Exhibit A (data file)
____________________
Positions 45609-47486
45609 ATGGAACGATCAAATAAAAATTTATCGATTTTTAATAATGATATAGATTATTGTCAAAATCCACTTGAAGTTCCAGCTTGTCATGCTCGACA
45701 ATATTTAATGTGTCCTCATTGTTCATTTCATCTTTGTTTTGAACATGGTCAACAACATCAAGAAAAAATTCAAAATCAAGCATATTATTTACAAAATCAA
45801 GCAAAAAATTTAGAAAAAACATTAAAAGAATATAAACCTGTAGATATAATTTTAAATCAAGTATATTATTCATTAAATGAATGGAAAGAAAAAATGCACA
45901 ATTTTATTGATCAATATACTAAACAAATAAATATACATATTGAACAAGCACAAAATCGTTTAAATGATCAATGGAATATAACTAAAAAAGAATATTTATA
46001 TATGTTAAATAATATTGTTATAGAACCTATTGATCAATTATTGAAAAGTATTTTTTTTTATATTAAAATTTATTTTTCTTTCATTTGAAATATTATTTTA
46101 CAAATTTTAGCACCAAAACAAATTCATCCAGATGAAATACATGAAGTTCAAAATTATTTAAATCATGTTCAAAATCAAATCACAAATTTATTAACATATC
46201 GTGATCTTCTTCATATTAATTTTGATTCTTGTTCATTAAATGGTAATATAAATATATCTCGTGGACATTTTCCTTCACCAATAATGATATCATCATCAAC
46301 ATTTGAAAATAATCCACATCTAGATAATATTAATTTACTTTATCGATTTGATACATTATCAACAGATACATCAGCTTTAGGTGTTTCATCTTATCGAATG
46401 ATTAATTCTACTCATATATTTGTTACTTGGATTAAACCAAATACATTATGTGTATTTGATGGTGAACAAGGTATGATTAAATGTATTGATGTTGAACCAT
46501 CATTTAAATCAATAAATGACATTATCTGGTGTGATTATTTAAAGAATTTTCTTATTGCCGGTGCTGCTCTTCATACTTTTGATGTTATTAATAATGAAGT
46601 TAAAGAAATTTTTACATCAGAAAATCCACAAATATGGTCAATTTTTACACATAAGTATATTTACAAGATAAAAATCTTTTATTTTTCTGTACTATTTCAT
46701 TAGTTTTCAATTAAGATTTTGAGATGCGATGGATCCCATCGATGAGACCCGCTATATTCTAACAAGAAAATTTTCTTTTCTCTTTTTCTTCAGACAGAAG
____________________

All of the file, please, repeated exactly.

Positions 45609-47486
45609 ATGGAACGATCAAATAAAAATTTATCGATTTTTAATAATGATATAGATTATTGTCAAAATCCACTTGAAGTTCCAGCTTGTCATGCTCGACA
45701 ATATTTAATGTGTCCTCATTGTTCATTTCATCTTTGTTTTGAACATGGTCAACAACATCAAGAAAAAATTCAAAATCAAGCATATTATTTACAAAATCAA
45801 GCAAAAAATTTAGAAAAAACATTAAAAGAATATAAACCTGTAGATATAATTTTAAATCAAGTATATTATTCATTAAATGAATGGAAAGAAAAAATGCACA
45901 ATTTTATTGATCAATATACTAAACAAATAAATATACATATTGAACAAGCACAAAATCGTTTAAATGATCAATGGAATATAACTAAAAAAGAATATTTATA
46001 TATGTTAAATAATATTGTTATAGAACCTATTGATCAATTATTGAAAAGTATTTTTTTTTATATTAAAATTTATTTTTCTTTCATTTGAAATATTATTTTA
46101 CAAATTTTAGCACCAAAACAAATTCATCCAGATGAAATACATGAAGTTCAAAATTATTTAAATCATGTTCAAAATCAAATCACAAATTTATTAACATATC
46201 GTGATCTTCTTCATATTAATTTTGATTCTTGTTCATTAAATGGTAATATAAATATATCTCGTGGACATTTTCCTTCACCAATAATGATATCATCATCAAC
46301 ATTTGAAAATAATCCACATCTAGATAATATTAATTTACTTTATCGATTTGATACATTATCAACAGATACATCAGCTTTAGGTGTTTCATCTTATCGAATG
46401 ATTAATTCTACTCATATATTTGTTACTTGGATTAAACCAAATACATTATGTGTATTTGATGGTGAACAAGGTATGATTAAATGTATTGATGTTGAACCAT
46501 CATTTAAATCAATAAATGACATTATCTGGTGTGATTATTTAAAGAATTTTCTTATTGCCGGTGCTGCTCTTCATACTTTTGATGTTATTAATAATGAAGT
46601 TAAAGAAATTTTTACATCAGAAAATCCACAAATATGGTCAATTTTTACACATAAGTATATTTACAAGATAAAAATCTTTTATTTTTCTGTACTATTTCAT
46701 TAGTTTTCAATTAAGATTTTGAGATGCGATGGATCCCATCGATGAGACCCGCTATATTCTAACAAGAAAATTTTCTTTTCTCTTTTTCTTCAGACAGAAG